The science behind love: what are the different stages of love?
Words: Steve Morrissey
The popular song may say that love is a many-splendored thing, but in fact it can be divided into three distinct phases, according to a leading US anthropologist. Dr Helen Fisher, Research Professor at Rutgers University in New Jersey, explains that each of these is governed by human biochemistry. So it’s hormones, not cherubic little cupids, that determine desire, cause lovesickness or make us ready to settle down.
A respected name in the field of human evolution studies, Fisher stresses that the stages don’t follow a prescribed formula. People fall in love in all sorts of nuanced ways: a large helping of lust, a pinch of attraction and absolutely no attachment, for instance; or maybe no lust, lots of attraction and plenty of attachment. The order isn’t set in stone, either. Attachment could come first (out of a sense of duty, say) and lust last. So, while it’s possible to rationalise love in biochemical terms, as Valentine’s Day looms again it’s nice to see that the human heart still has the final say.
The simplest of the lot and often the one we have least control over, lust is the body’s signal that its reproductive system is ready to go. Testosterone and oestrogen are the two hormones involved, with testosterone the main driver in men (it’s present in the female libido, too, but to a lesser degree) and oestrogen at work in women.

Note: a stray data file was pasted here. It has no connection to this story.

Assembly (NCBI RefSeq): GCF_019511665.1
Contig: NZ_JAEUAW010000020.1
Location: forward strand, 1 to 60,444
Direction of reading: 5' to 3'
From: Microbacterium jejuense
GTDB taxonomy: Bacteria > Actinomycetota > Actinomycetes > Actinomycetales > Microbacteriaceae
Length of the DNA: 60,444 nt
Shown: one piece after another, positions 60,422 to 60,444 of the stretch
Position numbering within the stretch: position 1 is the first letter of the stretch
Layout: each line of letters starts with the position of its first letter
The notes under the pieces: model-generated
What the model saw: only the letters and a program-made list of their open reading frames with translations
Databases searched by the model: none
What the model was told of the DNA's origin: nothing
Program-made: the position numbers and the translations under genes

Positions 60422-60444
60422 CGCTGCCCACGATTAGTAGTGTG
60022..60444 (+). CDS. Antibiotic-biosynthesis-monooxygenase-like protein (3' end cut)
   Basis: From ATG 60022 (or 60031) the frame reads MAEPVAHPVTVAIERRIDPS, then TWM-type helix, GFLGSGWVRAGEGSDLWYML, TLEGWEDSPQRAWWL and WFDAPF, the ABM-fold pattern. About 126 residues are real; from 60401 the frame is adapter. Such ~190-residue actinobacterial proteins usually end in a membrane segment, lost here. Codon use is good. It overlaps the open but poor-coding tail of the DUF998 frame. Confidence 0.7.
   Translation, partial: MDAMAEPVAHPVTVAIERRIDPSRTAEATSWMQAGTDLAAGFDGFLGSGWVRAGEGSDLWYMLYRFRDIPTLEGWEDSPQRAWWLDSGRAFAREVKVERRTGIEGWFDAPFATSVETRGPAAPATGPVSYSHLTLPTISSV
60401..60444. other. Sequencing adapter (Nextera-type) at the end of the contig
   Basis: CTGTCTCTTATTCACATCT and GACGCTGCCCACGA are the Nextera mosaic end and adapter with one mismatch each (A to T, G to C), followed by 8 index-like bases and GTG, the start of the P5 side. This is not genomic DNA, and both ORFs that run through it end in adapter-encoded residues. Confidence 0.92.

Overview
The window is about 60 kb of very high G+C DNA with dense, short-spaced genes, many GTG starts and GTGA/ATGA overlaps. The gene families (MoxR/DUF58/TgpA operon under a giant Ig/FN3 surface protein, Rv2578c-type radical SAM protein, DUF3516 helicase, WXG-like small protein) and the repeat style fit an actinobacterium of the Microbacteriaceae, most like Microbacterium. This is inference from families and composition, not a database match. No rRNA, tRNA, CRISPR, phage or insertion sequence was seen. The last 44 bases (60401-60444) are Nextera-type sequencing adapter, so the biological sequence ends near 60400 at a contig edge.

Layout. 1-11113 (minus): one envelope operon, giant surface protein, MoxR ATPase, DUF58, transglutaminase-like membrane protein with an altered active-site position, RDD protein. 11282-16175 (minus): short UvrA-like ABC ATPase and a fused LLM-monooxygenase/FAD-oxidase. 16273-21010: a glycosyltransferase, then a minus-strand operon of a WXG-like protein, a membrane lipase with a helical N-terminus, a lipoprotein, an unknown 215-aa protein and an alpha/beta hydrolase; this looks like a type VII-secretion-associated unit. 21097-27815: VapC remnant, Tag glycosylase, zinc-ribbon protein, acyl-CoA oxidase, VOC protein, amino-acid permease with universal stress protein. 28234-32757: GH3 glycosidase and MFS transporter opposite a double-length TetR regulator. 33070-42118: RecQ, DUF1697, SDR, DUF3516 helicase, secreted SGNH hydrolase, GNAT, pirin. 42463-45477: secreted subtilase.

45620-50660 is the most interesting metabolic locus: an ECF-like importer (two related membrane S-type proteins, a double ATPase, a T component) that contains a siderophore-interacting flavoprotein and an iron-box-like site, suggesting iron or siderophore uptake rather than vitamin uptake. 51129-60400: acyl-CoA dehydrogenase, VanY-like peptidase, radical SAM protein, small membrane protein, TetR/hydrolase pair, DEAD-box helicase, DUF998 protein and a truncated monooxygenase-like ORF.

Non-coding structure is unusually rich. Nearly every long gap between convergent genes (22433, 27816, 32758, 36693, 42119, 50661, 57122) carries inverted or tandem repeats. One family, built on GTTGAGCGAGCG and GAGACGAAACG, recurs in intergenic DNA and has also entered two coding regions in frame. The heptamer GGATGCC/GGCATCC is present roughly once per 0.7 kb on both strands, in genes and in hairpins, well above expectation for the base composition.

We’re talking about the not-sleeping, not-eating phase of love. No wonder we’re lovelorn and confused: the body is awash with neurotransmitters called monoamines – among them dopamine, with its addictive feel good effects. Meanwhile the bloodstream is flushed with noradrenaline (also known as norepinephrine), the chemical responsible for the “sweaty palms” syndrome that gets our hearts racing and makes our mouths dry. To borrow from Beyoncé, this ingredient of the love cocktail is the most likely to drive us “crazy in love”.
The UK divorce statistics may suggest that modern society isn’t interested in long-term commitment. But think of the anguish that a failed relationship causes and it’s clear that attachment still matters. In terms of the chemical reactions at work, the hormone oxytocin helps us to form lasting relationships and builds feelings of empathy, trust and calmness. It’s released in the mother during childbirth and breastfeeding, and in both sexes by the act of lovemaking. To this can be added vasopressin, another hormone that is thought to encourage bonding.